I can't see how to get at the problem. I can see that this sequence of vectors will be a basis of V, and that T^n(v) = 0 \Rightarrow T(T^{n-1}(v)) = 0, so for all v in V, T(T^{n-1}(v)) = 0, and there exists v such that T^{n-1}(v) = 0, but I'm not sure how to put this together. Any hints?
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    Do you mean T^(n-1)(v) is not zero?
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    (Original post by DFranklin)
    Do you mean T^(n-1)(v) is not zero?
    No. It's P7 here in case I've made a mistake in the question (but I don't think I have): http://www.warwick.ac.uk/~masdf/alg1/p1.pdf
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    Well, I think the question is wrong. Mainly because the existence of a v with T^{n-1}(v)\neq 0 is what "makes sense" if you know what the question is getting at.

    But as a clincher, if T^(n-1)(v) = 0, then the question is claiming that a set of vectors including the zero vector is linearly indepedent, which is clearly nonsense.
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    That question's just wrong, surely? Let V = R^7, T(v) = 0 for all v. Then T^7 = 0, and there exists v such that T^6(v) = 0, but T(v) and T^2(v) aren't linearly independent. I think it should be T^(n-1)(v) =/= 0 too.

    Edit: beaten.
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    Thanks for the correction, guys. However, I still can't find what kind of thing I should be doing to answer the corrected question. :blushing: Any hints?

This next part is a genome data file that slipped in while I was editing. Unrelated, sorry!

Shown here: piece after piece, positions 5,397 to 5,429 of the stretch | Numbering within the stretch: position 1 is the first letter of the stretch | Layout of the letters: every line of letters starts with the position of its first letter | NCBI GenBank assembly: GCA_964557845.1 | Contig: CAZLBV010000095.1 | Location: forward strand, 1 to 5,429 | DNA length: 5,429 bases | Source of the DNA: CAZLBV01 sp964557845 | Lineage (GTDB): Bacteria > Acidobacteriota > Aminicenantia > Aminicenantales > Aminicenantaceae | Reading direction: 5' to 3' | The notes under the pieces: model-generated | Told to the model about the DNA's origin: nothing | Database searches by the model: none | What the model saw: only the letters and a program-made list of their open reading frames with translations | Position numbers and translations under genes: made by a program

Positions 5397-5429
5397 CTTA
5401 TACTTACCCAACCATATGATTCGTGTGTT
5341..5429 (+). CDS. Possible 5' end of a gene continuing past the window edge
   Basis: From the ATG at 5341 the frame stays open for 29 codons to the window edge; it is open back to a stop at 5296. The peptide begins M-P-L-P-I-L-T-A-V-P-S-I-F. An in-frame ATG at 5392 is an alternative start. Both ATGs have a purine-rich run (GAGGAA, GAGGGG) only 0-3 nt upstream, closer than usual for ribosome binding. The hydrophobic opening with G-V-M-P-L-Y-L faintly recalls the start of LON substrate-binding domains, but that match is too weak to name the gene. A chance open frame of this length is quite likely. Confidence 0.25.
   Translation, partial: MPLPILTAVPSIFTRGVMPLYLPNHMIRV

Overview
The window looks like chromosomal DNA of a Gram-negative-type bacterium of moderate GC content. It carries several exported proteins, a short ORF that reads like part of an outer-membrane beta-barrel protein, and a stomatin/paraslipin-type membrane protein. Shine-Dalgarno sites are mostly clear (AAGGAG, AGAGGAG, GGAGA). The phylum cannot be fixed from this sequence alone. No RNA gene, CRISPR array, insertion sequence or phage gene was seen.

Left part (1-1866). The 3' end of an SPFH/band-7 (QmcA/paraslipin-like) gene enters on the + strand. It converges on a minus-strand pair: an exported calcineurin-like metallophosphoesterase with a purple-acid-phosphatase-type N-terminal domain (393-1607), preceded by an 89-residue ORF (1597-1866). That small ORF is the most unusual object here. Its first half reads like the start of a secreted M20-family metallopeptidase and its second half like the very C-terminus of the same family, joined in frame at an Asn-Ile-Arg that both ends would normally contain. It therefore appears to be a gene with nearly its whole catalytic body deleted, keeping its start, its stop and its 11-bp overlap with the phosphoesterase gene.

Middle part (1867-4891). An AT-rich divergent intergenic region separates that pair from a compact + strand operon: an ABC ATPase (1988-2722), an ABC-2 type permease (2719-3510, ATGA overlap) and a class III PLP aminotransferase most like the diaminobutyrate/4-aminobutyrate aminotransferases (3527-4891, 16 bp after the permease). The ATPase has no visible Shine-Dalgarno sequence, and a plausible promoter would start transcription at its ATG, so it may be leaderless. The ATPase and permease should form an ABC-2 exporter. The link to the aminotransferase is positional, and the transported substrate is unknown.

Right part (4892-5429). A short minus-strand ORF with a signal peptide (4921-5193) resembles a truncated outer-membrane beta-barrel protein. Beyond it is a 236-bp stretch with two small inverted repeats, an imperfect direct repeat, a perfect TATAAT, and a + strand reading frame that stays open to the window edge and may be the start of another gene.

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    Well, suppose v, T(v), T^2(v),...,T^n-1(v) isn't a basis. Then we can find a0,a1,...,a_n-1 not all zero with \sum_0^{n-1} a_k T^k(v) = 0. Now think about what happens if you apply a suitable power of T to that equation...
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    (Original post by Kolya)
    No. It's P7 here in case I've made a mistake in the question (but I don't think I have): http://www.warwick.ac.uk/~masdf/alg1/p1.pdf
    Woah even Dmitri's Algebra 1 assignments look scary. Be glad you didn't have him for Algebra 2. It was basically a disaster for our year.

    I might actually have answers to some of these problems. It depends on whether he's changed the sheets much since Derek Holt set them for us a couple of years ago.
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    (Original post by DFranklin)
    Well, suppose v, T(v), T^2(v),...,T^n-1(v) isn't a basis. Then we can find a0,a1,...,a_n-1 not all zero with \sum_0^{n-1} a_k T^k(v) = 0. Now think about what happens if you apply a suitable power of T to that equation...
    So can I say
    \sum_0 ^{n-1} a_k T^k(v) = 0 \Rightarrow T^{n-1} (\sum_0 ^{n-1} a_k T^k(v)) = T^{n-1}(0) = 0
    \Rightarrow \alpha _0 T^{n-1}(v) = 0 , which contradicts our assumption that there exists a v such that T^{n-1}(v) \neq 0 and a_0 \neq 0, therefore our sequence v, T(v),...,T^{n-1}(v) is a basis?
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    (Original post by JohnnySPal)
    I might actually have answers to some of these problems. It depends on whether he's changed the sheets much since Derek Holt set them for us a couple of years ago.
    I don't think they've been changed much, if at all. The solutions to a fair few of the problems are online, but unsurprisingly there was no solution to the dodgy question!